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Has the US Legal System Always Been Such a Joke?

Between the daily drip of stories about paramilitary police forces exerting their will on minorities in places like Ferguson, Missouri, and the regular escape from punishment by rich white bankers, it's easy to be cynical about law and order in America.

by Matt Taylor
Aug 18 2014, 9:00pm

Activists calling for banks to be held accountable for illegal foreclosures at a rally in Washington, DC last year. Photo via Flickr user Stephen Melkisethian

It's easy to feel cynical about law and order in America. Just peruse the tales of paramilitary police forces exerting their will on minorities in places like Ferguson, Missouri while rich bankers routinely escape from punishment for their white-collar crimes. Now the US Sentencing Commission is considering curbing the jail terms dished out for financial crimes like fraud, figuring that since the Feds have finally started to scale back mandatory minimums for drug offenses, we might as well take it even easier on corporate execs.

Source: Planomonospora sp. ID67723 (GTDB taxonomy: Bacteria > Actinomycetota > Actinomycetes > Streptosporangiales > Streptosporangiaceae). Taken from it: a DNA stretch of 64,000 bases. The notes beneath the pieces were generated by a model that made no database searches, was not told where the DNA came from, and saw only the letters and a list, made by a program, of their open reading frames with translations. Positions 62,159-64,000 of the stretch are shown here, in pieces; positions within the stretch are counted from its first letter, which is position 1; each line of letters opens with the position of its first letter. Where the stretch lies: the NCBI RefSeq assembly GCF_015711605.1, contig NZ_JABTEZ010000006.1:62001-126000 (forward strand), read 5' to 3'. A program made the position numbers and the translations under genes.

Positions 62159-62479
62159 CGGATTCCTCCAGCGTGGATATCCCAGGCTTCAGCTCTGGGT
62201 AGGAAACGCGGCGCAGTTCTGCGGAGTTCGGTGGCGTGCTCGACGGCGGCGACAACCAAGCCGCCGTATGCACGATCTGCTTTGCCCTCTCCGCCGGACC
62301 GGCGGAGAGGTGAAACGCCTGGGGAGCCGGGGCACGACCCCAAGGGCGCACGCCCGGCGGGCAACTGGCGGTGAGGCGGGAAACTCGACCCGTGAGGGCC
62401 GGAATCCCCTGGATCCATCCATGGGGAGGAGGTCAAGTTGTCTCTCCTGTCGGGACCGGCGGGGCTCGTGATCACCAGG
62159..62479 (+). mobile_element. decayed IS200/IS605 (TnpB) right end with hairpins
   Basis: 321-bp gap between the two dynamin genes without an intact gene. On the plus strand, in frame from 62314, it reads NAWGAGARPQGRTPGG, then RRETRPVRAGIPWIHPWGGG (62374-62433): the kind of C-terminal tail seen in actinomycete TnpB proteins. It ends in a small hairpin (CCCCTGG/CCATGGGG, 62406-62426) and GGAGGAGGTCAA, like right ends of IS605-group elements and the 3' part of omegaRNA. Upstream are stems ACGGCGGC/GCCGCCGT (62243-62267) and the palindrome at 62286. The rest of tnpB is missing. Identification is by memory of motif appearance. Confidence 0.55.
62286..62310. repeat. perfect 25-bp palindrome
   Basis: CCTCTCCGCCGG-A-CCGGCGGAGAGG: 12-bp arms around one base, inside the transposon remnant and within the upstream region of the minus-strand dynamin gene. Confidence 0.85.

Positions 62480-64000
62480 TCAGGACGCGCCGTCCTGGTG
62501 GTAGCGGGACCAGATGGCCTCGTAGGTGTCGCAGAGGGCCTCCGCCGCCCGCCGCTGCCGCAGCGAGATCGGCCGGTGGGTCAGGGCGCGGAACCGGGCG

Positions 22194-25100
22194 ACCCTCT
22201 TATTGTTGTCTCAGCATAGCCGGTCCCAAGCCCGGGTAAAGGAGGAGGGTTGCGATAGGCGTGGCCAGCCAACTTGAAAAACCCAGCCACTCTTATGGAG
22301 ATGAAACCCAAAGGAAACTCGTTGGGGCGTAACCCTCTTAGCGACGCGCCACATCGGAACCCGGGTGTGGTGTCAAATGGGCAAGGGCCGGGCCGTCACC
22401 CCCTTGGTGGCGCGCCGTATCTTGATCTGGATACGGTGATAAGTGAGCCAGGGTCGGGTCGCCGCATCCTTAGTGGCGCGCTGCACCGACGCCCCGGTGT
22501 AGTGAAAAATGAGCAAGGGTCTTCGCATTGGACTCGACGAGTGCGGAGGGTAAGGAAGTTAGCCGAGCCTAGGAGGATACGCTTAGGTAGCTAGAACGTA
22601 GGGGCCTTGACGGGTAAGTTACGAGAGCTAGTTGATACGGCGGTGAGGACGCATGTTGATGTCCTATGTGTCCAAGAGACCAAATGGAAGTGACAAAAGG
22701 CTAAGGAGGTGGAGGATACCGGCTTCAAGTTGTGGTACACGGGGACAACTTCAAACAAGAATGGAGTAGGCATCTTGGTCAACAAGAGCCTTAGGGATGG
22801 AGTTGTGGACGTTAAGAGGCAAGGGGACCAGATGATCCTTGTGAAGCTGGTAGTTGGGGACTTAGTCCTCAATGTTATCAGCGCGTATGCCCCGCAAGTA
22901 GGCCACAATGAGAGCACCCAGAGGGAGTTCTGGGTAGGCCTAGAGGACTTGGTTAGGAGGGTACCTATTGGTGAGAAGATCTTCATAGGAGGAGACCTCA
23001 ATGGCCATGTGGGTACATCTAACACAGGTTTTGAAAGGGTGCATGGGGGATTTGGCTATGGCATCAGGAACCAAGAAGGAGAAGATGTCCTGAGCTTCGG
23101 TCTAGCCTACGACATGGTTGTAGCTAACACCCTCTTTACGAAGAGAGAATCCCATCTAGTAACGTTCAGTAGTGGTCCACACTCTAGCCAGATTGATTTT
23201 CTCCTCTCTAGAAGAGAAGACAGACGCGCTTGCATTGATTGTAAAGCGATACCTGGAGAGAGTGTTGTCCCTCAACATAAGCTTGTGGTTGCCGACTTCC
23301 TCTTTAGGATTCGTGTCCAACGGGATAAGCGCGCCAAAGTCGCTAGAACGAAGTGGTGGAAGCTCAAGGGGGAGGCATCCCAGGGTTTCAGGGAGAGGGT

But are we really too tough on white-collar criminals? And has it always been this way—with the rich getting preferential treatment? Or have public institutions been corrupted in recent years (as Matt Taibbi argued in his recent book The Divide) by the growing stranglehold of the prison-industrial complex and Wall Street money? I called up Noah Feldman, a legal historian at Harvard Law School, for some context on the dire state of criminal justice in America.

VICE: How new is this problem of two criminal justice systems?
Noah Feldman: It's definitely not a new thing. Go back to, say, the Great Depression when the Roosevelt administration came into office saying, 'We're going to get rid of the fat cats.' They initiated a criminal prosecution of Andrew Mellon, who had been secretary of the treasury three times. He was the third-richest man in America. He was like Bill Gates and [former Clinton administration Treasury Secretary] Bob Rubin wrapped into one.

They realized very quickly that they weren't going to be able to get a criminal conviction. They couldn't even get an indictment of him. You know how they say they can indict a ham sandwich? But they tried to indict him in Pittsburgh—where he was God basically—so that was pretty telling. They went far with the civil case against him. And even there, the best they could come up with was not a judgment he had done anything wrong, but that he had to pay some extra taxes.

This is a guy who would literally sign over all his assets to a shell company on the 29th of December and then they'd sign them back to him on January 1st. So we're talking about a very old tradition where the very rich are not like you and me.